A Shared New Directions’ Presentation from Two Perspectives
On the 8th and 9th of December, the New Direction 2019 conference was held at the PACIFICO conference center in Yokohama, Japan. The British Council, as the organizer of this event, also a considerable number of speakers from its Assessment Research Group (ARG), Global Assessments and the Assessment Solutions Team (EAAST) covering activities ranging from a plenary presentation, two workshops and several breakout sessions over the course of three days.
In this article, I will focus on the experiences of Johnathan Cruise and Trevor Breakspear presenting their joint session: “Investigating the effect of technological capability on operationalizing the speaking construct in auto-rated assessment”.
In the sprawling and plush environs of the Pacifico venue in the high-tech, yet serene, bay area of Yokohama, Japan, Trevor Breakspear and I presented our findings on how effective an AI engine was at rating candidates’ performances in a new speaking test when compared to human raters.
The talk was given in the roughly 40-seater “Technology and Consequences” breakaway room, which was crammed with a sympathetic group of well-wishers who were obviously intrigued with the potential of AI in assessment. Their welcome level of sympathy, however, did nothing to allay my own particular feeling of “imposter syndrome”, which I personally felt as I raced through a lot of statistics that showed how consistent two sets of raters were in marking a big set of samples to “feed the machine” (i.e. the AI engine). Luckily, the statistics and the method we used to do the reliability study was tried and tested, and pretty robust; so, thankfully, I managed to get through my part with no one looking outraged (apart from perhaps with the garbled method of delivery).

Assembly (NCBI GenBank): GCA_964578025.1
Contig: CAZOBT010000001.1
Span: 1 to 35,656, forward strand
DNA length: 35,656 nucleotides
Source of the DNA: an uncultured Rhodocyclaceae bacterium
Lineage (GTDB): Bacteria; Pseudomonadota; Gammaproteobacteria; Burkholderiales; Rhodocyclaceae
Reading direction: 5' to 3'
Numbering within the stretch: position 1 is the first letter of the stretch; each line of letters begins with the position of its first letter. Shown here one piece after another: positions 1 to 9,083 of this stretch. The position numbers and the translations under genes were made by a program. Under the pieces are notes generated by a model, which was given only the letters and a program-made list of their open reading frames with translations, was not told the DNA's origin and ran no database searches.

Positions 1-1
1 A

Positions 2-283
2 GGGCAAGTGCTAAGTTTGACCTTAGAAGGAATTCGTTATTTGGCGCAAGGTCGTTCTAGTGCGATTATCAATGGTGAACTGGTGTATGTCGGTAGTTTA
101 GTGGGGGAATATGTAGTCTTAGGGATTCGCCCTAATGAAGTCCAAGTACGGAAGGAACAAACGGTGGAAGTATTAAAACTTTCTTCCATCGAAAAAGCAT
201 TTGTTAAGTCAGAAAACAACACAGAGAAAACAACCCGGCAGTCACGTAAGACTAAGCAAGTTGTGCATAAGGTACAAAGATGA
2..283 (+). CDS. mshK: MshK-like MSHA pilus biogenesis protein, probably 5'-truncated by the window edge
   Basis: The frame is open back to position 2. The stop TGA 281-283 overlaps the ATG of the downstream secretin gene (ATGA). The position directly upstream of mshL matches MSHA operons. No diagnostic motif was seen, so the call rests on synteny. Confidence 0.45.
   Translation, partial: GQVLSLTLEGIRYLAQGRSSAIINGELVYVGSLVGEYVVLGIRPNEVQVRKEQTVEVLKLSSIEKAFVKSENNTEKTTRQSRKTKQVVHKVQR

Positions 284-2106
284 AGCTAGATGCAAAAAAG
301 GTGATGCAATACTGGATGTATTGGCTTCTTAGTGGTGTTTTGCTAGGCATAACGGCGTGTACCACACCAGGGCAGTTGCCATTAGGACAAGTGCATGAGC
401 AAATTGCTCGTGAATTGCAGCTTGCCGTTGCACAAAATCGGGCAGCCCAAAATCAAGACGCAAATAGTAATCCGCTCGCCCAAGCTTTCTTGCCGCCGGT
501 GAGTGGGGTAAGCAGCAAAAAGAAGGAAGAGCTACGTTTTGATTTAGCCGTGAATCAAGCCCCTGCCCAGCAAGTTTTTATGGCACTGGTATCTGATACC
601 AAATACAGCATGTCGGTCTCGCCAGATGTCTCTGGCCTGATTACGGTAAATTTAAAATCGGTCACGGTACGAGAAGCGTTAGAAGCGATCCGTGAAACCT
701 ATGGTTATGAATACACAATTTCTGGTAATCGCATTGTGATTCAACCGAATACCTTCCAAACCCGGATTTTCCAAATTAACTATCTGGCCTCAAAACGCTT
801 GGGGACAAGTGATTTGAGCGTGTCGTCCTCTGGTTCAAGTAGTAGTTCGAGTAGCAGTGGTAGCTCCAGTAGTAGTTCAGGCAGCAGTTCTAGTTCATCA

Up against the potentially soporific 1pm breakout slot, it was refreshing to see standing room only as delegates filed in from lunch to listen to Johnathan Cruise and I share initial research on the training of an automatic rating engine for speaking. After I ploughed through an introduction to the context and features of the assessment solution, Johnathan moved onto the meat of the presentation, demonstrating how we were able to measure and thus ensure that the rating quality of a few select examiners was sufficient to start training an automated engine that would be subsequently grading literally thousands of learners. I then continued with a summary of the strong human-machine agreement findings of an initial internal validation, and finished the presentation highlighting the need to start training engines measuring specific features of speaking, thus pushing technology to provide more meaningful feedback to learners. High-quality questions from the floor allowed for a brief discussion on how new black box technologies were driving more ambitious auto-rating before the axe dropped and time was called. Often the best part about presenting is the informal conversations that ensue afterwards and ND 2019 was no exception. Several delegates approached expressing interest in the work whilst suggesting for perhaps a longer timeslot the next time!
Hopefully, New Directions 2020 in Singapore will see a similarly strong lineup of presenters!
by Johnathan Cruise, Trevor Breakspear and Jan Langeslag